Rosalina, 25, is single. She sells clothing and shoes in open-air markets and to her friends and family. In the past Rosalina sold books but decided to start a new business where she could make more money.
Herminia, 53, is married and has two children. She has been selling toys in the Santa Clara market for five years. She also transports her toys to Lima to sell them there.
Oton, 38, is single. He owns a factory where he makes musical instruments like guitars, mandolins, and charangos (a small stringed instrument similar to a ukelele). He learned this trade from his father and now sells his instruments from his store and to stores around Peru under the name of “Guitarras A..”
Rosalina, Hermanita, and Oton need loans of 125, 350, and 350 dollars, respectively, which they will invest in shoes; small toys such as toy cars and dolls; and wood, veneer, sealants, leather, and guitar strings.
They hope to use their savings to increase their working capital, to buy a house, and to save some for emergencies.
Herminia and Oton dream of having their own stores and their own homes. They also hope that their children will be professionals. Oton would like to sell all of the accessories needed for musical instruments. Rosalina dreams of finishing her studies.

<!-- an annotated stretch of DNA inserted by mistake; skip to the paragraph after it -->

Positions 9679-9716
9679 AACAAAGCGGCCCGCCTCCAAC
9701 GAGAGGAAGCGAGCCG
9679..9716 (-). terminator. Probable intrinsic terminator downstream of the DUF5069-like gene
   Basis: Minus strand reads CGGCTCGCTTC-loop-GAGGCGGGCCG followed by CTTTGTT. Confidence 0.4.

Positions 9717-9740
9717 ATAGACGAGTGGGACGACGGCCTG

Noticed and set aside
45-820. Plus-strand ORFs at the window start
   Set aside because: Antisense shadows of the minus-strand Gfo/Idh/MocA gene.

About FINCA PeruThis loan is administered by FINCA Peru, one of Kiva’s Field Partners in Peru. FINCA Peru is dedicated to empowering socially and economically disadvantaged women in Peru, contributing to the development of their families, and building sustainable communities.
In 1990, FINCA Peru began by lending to a small group of women widowed by the Shining Path terrorist movement in Ayacucho. Beyond loans and financial services, FINCA offers business development training, personal and family development training, gender empowerment sessions, life insurance products, and financial and social literacy sessions for the children of borrowers. Visit FINCA Peru’s Kiva Field Partner page to learn more.
This is a Group Loan
In a group loan, each member of the group receives an individual loan but is part of a larger group of individuals. The group is there to provide support to the members and to provide a system of peer pressure, but groups may or may not be formally bound by a group guarantee. In cases where there is a group guarantee, members of the group are responsible for paying back the loans of their fellow group members in the case of delinquency or default.
Kiva's Field Partners typically feature one borrower from a group. The loan description, sector, and other attributes for a group loan profile are determined by the featured borrower's loan. The other members of the group are not required to use their loans for the same purpose.
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Success!! The loan was 100% repaid